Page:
Bonhomme and Pelletier win Battle of the Blades
Hockey player Tessa Bonhomme and figure skater David Pelletier glided to victory Monday night, becoming this year's Battle of the Blades winners.
Bonhomme, the first female hockey player to take part in the reality television competition, was a member of Canada's gold medal-winning women's hockey team at the 2010 Olympics in Vancouver.
"This has been such a ride for me," Bonhomme said after her victory Monday night. "I had the time of my life, and I would do this 20 times over."
Pelletier is a three-time Canadian Champion and a 2001 World pairs champion and an Olympic gold medallist.
He thanked Bonhomme for joining the competition and trusting him as a partner on the show, which pairs hockey players and figure skaters.
"I know that being put up there is not an easy task," he said.
Pelletier, who has previously served as a coach and choreographer on the program, also thanked all the hockey players who took part in the show over the past three seasons.
"I grew up watching these guys playing hockey and I idolized them," Pelletier said.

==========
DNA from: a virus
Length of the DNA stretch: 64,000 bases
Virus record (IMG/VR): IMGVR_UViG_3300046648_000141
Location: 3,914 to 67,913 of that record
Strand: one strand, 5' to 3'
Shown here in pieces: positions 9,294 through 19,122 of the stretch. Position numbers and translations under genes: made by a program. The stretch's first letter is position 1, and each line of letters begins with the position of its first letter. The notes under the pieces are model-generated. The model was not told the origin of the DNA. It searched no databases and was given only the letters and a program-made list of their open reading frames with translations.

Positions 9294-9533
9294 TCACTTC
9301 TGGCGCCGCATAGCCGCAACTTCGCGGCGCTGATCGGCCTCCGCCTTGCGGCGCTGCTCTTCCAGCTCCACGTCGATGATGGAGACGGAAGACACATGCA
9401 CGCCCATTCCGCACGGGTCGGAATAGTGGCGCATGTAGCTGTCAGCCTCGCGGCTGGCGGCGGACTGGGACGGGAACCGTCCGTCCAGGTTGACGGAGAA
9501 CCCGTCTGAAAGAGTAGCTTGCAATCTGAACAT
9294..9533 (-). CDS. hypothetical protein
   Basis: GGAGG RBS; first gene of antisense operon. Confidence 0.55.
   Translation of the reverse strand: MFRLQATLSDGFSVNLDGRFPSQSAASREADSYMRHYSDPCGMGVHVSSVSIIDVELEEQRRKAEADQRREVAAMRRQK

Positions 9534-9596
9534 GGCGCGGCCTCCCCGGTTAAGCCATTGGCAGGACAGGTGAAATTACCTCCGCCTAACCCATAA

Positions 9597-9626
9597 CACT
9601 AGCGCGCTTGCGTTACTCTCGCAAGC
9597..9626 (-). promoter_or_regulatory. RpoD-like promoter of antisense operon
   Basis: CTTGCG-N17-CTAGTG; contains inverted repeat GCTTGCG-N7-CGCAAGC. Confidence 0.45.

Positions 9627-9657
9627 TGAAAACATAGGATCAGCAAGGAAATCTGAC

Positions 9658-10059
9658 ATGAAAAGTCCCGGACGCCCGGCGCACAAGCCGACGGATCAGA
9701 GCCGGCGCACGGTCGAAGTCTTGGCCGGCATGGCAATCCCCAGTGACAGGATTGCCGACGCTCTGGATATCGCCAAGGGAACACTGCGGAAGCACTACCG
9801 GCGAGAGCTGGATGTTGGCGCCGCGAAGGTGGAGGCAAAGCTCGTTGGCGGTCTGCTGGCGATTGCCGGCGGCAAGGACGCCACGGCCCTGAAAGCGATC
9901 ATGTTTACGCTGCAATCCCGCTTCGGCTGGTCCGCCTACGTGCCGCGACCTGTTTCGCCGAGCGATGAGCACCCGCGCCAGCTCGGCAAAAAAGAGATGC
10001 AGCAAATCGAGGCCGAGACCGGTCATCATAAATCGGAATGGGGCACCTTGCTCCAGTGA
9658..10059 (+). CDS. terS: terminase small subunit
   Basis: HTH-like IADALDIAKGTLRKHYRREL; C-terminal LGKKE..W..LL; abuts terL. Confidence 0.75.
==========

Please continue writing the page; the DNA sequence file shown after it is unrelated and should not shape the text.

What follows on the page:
"And now they took on the sport of figure skating, a sport I grew up learning how to love and respect. They did it. They respect it, they took it seriously, they had fun with it.
The two Olympic gold medallists nabbed a $100,000 prize, to be divided between their selected charities.
Their prize money will be divided between the CIBC Run for the Cure in Sudbury and Ronald McDonald House Southern Alberta.
"My grandma is a breast cancer survivor," Bonhomme said of her connection to the Sudbury chapter of Run for the Cure .
"The chances of her surviving were slim to none. And she pulled through and she's been a really large part of my life since I was a young girl. To watch her go through something like that and to fight day-to-day to stick around [to] enjoy her family and friends more was something quite inspiring."
The pairs did their last performance Sunday night and the decision on the final winner was made by Canadian viewers.
Bryan Berard and Marie-France Dubreuil came in second, while Boyd Devereaux and Tanith Belbin came in third.
With files from The Canadian Press